Breathing can change your body, your mind, in short, it can change your life. This is not a motivational phrase from a well-liked influencer. It's not that breathing will make your abs grow, the zeros in your bank account grow, or your face change. That's not the point. It is already known the benefits for our body, a conscious breathing accompanied by specific movements. It has been more than demonstrated that we can regulate, for example, our emotions, thanks to a conscious breathing. In addition, our body can change to unthinkable points.
This was the case for Katharina Schroth, born in 1894 in Dresden, Germany, who suffered from moderate scoliosis. She decided to undergo treatment with a steel brace at the age of 16 to correct the curvature of her spine. She refused to accept that her fate was disability.
Not so long ago scoliosis had no cure, and for most people it could mean spending their lives in bed or in a wheelchair. Katharina had another idea, which she called orthopedic breathing. She would stand in front of a mirror, twist her body, inhale through one lung and then the other. After a few years of doing these stretches, her spine would become straight.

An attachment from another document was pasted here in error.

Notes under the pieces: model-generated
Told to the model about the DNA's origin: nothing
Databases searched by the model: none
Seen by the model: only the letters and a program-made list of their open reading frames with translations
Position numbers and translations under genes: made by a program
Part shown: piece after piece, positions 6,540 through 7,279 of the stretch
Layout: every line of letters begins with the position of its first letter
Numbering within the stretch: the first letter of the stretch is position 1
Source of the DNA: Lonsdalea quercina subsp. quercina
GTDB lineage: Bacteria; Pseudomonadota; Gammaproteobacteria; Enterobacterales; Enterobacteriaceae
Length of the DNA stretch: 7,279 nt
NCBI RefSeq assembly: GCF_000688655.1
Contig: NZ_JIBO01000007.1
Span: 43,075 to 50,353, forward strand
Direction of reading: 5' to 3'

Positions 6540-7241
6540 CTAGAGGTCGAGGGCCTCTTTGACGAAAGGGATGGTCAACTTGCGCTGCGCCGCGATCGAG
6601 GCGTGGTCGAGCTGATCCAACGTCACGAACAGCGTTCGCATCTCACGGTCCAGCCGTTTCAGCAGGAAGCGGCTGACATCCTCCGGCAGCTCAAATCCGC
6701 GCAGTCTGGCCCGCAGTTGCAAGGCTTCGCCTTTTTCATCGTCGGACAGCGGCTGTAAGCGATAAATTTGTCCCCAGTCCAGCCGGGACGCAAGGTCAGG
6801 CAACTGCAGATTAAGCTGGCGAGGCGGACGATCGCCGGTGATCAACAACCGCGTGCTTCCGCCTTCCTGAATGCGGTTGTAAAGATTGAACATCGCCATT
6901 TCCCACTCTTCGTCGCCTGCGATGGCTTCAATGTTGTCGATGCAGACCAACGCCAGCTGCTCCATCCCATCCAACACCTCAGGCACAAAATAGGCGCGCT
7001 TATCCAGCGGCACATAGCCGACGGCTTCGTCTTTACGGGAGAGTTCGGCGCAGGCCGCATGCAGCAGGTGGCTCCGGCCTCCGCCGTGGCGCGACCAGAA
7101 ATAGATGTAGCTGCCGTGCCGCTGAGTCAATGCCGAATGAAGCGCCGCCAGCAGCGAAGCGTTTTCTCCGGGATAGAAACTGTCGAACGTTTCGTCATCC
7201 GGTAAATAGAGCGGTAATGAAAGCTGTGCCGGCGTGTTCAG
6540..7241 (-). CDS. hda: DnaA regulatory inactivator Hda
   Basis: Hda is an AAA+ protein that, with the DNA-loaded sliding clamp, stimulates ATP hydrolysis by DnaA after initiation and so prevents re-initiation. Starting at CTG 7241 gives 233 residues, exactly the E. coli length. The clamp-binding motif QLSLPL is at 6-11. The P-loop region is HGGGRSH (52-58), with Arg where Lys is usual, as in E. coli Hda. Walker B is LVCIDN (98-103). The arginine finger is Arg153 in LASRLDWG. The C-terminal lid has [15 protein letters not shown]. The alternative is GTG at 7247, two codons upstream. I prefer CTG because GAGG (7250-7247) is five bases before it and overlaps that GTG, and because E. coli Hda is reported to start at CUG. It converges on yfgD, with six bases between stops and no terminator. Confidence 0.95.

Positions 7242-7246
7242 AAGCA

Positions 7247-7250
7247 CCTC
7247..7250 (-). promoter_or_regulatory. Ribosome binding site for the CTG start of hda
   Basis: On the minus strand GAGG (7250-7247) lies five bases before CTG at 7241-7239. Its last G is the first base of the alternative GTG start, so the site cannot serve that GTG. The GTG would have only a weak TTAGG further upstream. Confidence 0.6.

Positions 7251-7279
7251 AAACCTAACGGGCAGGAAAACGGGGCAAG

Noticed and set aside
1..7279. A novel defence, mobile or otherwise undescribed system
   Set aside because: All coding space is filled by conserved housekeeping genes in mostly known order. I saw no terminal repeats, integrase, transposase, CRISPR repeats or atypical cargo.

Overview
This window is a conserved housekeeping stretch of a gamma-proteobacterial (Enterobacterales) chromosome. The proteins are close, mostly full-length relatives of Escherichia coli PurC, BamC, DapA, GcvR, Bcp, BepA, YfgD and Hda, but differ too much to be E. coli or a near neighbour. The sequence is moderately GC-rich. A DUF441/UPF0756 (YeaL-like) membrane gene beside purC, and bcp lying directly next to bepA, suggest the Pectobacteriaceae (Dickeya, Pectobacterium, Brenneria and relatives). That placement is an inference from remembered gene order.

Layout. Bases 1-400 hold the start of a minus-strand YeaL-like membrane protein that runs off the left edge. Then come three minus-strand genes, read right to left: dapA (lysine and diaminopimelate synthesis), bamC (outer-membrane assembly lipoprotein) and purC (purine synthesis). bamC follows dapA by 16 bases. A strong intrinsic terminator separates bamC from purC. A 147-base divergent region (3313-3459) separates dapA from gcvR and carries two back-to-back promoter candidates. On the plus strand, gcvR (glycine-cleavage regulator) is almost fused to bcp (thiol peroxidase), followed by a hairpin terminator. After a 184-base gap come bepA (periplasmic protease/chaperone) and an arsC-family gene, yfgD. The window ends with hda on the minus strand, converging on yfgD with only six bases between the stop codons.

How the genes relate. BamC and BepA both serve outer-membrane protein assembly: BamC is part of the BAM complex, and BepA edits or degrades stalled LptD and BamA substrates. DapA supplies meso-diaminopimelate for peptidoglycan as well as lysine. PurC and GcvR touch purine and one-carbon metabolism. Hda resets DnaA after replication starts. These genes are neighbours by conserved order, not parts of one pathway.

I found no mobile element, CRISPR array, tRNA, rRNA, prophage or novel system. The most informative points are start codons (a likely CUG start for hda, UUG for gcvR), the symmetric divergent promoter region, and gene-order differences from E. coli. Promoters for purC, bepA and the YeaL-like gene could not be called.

When she realized that her scoliosis could be cured, she began to teach this breathing technique to others. By the age of 40, Katharina was running her own center. At that time, the hospitals had given up on these people, but Katharina had a very different way of thinking. The medical community repeatedly tried to close her center, claiming that she was not a doctor and/or therapist and that she was not qualified to treat these people. She ignored them all and continued to help many people with scoliosis for the next 50 years. Katharina died in 1985, just 5 days before her 91st birthday.
Throughout her life Katharina helped thousands of people change their bodies, and more importantly, their expectations of the quality of life they could have. Breathing, together with certain stretches, can not only change the position of our spine, it can also change our brain. It is already known that such exercises can reduce our anxiety, depression, and improve our quality of life. For this, it is not enough to do it once, you have to repeat it regularly.
On this link you can find Katharina's full story.